“He survived. That’s amazing,” Jack breathed.
“Toby’s parents didn’t think so. To them, he was broken, just a shell, clinging to life. He was a burden.”
“But to you..?”
Beth smiled. “He could barely speak, but his mind worked, Jack. He was still as bright and sharp as ever, but was trapped in that badly broken body. He could dream, though, and that was when I learned that I could… wander… into other people’s dreams. Oh, we had some grand adventures, Jack. I started writing them down, sort of like… stories. Those, and the dreams I had of things that would happen in the future.” Her smile faded. “Another mistake.
“He had… spells. Fits. He had one when I was visiting, and his parents thought I had brought it on. They sent me home, but I left my journal there.
“Toby’s father was there, the next time I tried to stop one of the Dreams. Did you know, when you drop two stones into the water at just the right moment, some of the ripples just… disappear?”
“The two waves cancel each other out,” Jack said. “We learned about that in science class last year.”
Beth cocked her head. “Cancel… yes, that’s a good word.”
“And things turned out just how you Dreamed,” Jack finished, his voice not nearly as steady as Beth’s.
She nodded. “He wouldn’t listen, when I told him why it turned out like that. He was the first of them to call me a witch. All the Dreams I’d written down, he was there. And even when I was nowhere near when things happened… when things would go wrong that I hadn’t Dreamed of… people still looked at me.”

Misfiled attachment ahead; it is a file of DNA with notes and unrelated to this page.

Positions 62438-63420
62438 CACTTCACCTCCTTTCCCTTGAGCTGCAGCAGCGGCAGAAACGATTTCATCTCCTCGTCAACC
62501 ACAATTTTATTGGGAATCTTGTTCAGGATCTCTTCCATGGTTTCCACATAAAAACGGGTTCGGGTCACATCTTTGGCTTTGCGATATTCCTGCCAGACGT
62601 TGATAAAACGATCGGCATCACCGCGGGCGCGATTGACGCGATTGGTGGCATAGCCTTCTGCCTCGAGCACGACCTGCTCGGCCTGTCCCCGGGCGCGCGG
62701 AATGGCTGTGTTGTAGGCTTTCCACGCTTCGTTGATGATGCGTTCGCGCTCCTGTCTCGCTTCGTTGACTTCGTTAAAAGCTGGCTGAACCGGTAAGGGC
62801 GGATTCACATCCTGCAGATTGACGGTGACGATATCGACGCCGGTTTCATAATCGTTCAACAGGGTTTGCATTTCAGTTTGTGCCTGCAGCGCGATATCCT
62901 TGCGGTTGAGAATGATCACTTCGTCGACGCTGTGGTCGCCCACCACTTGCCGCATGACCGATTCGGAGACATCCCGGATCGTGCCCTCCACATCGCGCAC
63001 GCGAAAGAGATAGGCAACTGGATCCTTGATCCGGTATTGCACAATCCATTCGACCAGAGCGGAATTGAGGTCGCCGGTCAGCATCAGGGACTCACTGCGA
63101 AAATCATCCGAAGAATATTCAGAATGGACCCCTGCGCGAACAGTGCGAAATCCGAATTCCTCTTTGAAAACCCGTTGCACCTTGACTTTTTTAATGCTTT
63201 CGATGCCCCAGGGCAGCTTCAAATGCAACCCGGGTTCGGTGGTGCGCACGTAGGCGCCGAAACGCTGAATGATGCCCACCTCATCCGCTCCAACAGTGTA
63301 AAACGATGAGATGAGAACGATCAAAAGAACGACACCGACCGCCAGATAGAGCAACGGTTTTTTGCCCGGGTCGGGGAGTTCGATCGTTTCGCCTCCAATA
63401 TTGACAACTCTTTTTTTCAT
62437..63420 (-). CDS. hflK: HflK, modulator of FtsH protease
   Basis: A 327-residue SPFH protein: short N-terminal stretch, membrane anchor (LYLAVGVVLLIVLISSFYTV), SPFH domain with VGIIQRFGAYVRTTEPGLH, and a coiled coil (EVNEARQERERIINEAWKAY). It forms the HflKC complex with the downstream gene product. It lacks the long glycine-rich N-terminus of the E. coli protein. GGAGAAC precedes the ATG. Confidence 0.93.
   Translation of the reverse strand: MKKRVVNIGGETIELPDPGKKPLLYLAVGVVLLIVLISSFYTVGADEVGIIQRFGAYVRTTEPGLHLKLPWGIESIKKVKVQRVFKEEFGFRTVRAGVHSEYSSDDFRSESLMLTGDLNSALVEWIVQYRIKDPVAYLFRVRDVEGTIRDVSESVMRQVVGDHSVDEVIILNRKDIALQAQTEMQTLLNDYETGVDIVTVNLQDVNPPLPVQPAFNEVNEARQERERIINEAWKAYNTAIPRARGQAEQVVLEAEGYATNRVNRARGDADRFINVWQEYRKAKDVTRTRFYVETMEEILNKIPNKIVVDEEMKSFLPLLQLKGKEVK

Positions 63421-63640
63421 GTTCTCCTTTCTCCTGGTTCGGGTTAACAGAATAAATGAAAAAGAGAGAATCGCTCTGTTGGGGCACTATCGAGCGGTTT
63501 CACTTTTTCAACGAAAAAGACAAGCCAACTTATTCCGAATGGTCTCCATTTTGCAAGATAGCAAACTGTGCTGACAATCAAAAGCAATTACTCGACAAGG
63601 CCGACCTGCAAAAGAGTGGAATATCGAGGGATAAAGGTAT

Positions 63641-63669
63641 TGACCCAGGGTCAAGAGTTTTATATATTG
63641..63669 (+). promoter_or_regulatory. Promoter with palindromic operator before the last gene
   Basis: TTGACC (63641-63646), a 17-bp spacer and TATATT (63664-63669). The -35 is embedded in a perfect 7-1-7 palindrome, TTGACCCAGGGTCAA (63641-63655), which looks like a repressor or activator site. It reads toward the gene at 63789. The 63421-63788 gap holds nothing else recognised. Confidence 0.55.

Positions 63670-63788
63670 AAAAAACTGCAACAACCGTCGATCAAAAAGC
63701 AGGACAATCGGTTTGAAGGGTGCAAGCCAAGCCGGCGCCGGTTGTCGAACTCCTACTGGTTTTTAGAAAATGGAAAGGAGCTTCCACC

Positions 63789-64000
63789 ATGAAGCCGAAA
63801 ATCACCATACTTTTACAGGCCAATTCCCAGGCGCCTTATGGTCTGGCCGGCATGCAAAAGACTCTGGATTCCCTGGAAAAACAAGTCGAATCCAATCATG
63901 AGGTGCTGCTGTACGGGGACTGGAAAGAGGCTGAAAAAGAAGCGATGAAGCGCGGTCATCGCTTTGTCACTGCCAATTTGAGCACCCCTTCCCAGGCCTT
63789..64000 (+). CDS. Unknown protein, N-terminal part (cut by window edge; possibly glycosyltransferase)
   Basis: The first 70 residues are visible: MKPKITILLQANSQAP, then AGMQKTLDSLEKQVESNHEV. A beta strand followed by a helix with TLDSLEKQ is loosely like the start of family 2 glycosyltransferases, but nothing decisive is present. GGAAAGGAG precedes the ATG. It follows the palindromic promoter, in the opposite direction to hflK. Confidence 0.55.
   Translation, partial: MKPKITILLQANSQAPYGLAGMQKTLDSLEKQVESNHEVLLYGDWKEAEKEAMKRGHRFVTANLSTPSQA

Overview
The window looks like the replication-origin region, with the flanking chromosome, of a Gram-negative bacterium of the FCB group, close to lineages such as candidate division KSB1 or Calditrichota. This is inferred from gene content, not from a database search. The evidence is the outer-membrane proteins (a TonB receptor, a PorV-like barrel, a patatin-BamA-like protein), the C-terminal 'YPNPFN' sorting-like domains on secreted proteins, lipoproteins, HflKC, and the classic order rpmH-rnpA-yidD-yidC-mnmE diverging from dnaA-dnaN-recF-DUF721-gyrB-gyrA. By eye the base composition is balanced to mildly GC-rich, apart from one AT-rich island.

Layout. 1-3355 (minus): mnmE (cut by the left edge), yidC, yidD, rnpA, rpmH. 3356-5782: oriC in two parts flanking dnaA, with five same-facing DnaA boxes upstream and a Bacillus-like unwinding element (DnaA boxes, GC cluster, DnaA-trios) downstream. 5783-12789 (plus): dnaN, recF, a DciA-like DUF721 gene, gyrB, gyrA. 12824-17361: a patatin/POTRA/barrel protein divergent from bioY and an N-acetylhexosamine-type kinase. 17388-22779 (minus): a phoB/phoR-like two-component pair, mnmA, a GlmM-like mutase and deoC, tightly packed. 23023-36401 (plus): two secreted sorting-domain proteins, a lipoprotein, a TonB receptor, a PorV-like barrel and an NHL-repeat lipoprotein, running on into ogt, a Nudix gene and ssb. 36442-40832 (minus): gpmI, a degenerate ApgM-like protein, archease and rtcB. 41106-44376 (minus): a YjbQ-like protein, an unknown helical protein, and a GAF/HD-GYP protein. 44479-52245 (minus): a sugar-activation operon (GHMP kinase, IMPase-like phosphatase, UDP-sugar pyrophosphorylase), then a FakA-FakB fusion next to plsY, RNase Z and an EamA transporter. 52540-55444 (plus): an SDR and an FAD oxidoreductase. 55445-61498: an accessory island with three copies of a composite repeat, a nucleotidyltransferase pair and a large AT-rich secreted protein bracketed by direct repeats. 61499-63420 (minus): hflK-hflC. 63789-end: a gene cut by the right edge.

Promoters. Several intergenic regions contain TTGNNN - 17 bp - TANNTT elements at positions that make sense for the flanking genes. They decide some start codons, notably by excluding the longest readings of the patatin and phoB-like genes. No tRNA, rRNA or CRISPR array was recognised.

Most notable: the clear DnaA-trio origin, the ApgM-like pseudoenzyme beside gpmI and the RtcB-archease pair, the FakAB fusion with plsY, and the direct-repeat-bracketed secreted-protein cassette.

Jack didn’t know what to say. He wanted to tell her that people had learned a few things in a hundred years, but the more he thought about it, the more he thought that Beth was right when she insisted people didn’t change.
“It just got worse. One of the last times they brought Toby out into town, I ran into them at the general store. He had a fit, and they said that I caused it. There was so much broken stuff, Jack, I worked for months to pay it all back.” She took a deep breath. “I couldn’t see Toby after that.”
“What about… Dreaming?”
Beth shook her head. “I couldn’t get to his dreams, Jack. Or, when I did get to one, there was… nothing there. I think they were giving him something to make him sleep.” She shivered, hugged herself, even though it was a pleasant summer day.
By some unspoken signal, they both turned and started back down the trail.
“He died, didn’t he?” Jack finally asked.
Beth swallowed. Blinked. Nodded.
“And… they blamed you?”
“And you blamed yourself.”
“Almost a year, Jack. Ten months of suffering. Of pain. Of being… hated by his own parents. I tried to go to the service, at the church.” She took a deep, shuddering breath. “Oh, you should have heard the uproar then. Even Father O’Haley… He baptized me, you know. Gave me my First Communion. He was supposed to marry me.” She sniffled.
“I didn’t blame him, didn’t blame any of them, really. But I stopped going to church. And school. I went back to the church. Once. To tell the Father about the Dream I had about the storm. And the lightning. That the people who did show up were going to die, and that he needed to warn them.”
“A priest telling people not to go to church?” Jack asked. “That didn’t turn out very well, did it?”
“I didn’t go into the church, so he couldn’t throw me out.” Beth tried to smile. “My father gave me quite a beating the next week, said he’d never been so embarrassed after the Father’s sermon about false prophecies and the ill intentions of witches. He didn’t ever go to church when it rained, though,” the girl added, bitterly.